• 5 Tips For Lighting Rooms with Grey Walls

    You’ve think you’ve found the perfect grey paint for your walls to give a room a gorgeous contemporary color. But what you see in the store may not be what you see in your home. These before and after tips for choosing paint will help you create a contemporary masterpiece for every room in your home.

    Tip 1: Take the Paint Sample Home

    It’s tempting to buy the color as soon as you see it, but the light in a local paint or home improvement store is not the same light as your home. Take the paint squares home, or if you’re able, get a small sample of the paint color mixed to see how it looks on the wall. Commercial lighting is often a different color temperature than the lighting in a home and may not present an accurate idea of your paint’s final finish. If time is of the essence and you need the paint right away, take the color sample outside. Natural sunlight is the standard to which all artificial lighting is compared and will give you a good idea of what the paint will look like with natural light in through the windows.

    Tip 2: Test Your Paint

    The best way to see how a paint color will look in a room is to paint a small patch where sunlight comes through a window, a small patch in shadow, and a square of poster board to hold up to curtains, fabrics, furniture, and any existing light fixtures. See if you like the color in the morning, afternoon, and evening, to avoid repainting.

    Tip 3: Color Temperature and High CRI are Your Best Friends

    Just like your paint color, your artificial lighting isn’t set in stone. (Sorry, we can’t help you with the sun). Understanding and utilizing a bulb’s CRI and color temperature effectively can help you alter how the light affects the color of the paint. The Color Rendering Index (CRI) measures how well a light source portrays colors compared to natural sunlight. A light source with a high CRI (90 or higher) makes nearly all colors more natural and vibrant while a low CRI bulb may cause colors to appear muted, washed out, or even change hue. Color temperature, measured in degrees Kelvin (K), indicates the color output of a light source. The warmer the light source, the warmer or more yellow the light produced. Higher Kelvin means the light is more cold or blue. For comparison, an incandescent light is 2700 Kelvin, and a daylight bulb is between 5000-6500 Kelvin.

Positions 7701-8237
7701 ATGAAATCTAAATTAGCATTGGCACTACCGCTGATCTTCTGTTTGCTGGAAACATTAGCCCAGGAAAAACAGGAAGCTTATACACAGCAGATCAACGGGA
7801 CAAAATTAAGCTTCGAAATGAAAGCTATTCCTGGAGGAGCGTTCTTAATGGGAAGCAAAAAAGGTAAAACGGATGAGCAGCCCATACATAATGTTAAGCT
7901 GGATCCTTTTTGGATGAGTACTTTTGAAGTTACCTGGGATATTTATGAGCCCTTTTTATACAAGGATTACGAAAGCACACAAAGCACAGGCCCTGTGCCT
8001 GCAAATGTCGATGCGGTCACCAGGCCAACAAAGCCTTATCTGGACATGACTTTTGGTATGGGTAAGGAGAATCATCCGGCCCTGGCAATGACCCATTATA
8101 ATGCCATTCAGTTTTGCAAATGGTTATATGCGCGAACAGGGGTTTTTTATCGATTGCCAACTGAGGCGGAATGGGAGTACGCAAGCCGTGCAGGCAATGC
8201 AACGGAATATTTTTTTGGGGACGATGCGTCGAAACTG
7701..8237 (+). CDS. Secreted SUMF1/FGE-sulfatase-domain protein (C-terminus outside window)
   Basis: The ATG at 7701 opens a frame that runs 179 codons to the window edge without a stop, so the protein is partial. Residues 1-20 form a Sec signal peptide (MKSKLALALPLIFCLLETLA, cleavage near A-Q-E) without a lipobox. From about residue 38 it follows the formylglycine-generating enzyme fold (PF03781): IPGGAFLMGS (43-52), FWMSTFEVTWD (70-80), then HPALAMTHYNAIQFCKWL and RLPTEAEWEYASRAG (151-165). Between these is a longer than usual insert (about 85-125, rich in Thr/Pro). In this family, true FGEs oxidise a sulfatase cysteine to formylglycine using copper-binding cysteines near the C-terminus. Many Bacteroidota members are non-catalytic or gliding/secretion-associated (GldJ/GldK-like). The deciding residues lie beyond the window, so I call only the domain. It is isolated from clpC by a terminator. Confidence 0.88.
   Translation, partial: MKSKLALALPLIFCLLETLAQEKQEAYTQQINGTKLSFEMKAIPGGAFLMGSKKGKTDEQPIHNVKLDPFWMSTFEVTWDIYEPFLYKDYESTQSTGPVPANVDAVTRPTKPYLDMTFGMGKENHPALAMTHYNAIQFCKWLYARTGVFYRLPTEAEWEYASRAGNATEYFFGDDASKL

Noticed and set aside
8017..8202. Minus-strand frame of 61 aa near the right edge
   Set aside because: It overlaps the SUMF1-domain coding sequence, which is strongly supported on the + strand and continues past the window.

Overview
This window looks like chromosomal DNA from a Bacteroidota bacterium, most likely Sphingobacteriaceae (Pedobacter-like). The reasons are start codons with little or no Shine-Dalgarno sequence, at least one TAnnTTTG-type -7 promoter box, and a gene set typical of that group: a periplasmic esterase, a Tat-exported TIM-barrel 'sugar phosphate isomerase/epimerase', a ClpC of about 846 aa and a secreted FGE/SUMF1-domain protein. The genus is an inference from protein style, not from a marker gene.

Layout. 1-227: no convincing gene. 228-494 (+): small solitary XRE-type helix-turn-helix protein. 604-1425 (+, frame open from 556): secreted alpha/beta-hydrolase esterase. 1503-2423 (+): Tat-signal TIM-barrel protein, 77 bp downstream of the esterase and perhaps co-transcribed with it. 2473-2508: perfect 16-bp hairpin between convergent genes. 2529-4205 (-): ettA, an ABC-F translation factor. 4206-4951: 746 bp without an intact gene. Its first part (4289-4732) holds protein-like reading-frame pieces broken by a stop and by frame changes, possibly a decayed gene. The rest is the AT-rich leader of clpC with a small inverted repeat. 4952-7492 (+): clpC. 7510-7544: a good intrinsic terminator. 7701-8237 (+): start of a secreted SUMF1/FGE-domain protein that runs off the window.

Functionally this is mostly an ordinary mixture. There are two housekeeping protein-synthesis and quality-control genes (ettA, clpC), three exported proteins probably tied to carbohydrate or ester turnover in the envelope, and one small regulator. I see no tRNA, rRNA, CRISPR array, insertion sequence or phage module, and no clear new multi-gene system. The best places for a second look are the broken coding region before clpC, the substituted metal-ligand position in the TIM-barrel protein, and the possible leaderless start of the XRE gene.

Tip 4: Pick the Right Light Source

    Each type of lighting has pros and cons. While incandescent bulbs have a perfect 100 CRI, the color temperature is a warm 3100K, which is great for neutral greys, but may not look right for grey paint with blue or purple undertones. Fluorescents and LED offer flexible color temperature to help bring out those cooler tones, but you’ll want CFLs or LED bulbs with a high CRI.

    Tip 5: Check the TM-30

    CRI uses 8 sample colors to determine the value on a 100 point scale. For most applications, that test is all you need. For lighting an art gallery or space where red and indigo are especially important, look for bulbs like Soraa LEDs, that have been evaluated with the TM-30 measurement as well. This test compares 99 test samples for color rendering accuracy instead of just eight.

    Now that you’re armed with these tips, you’re on your way to painting and lighting grey rooms with ease.

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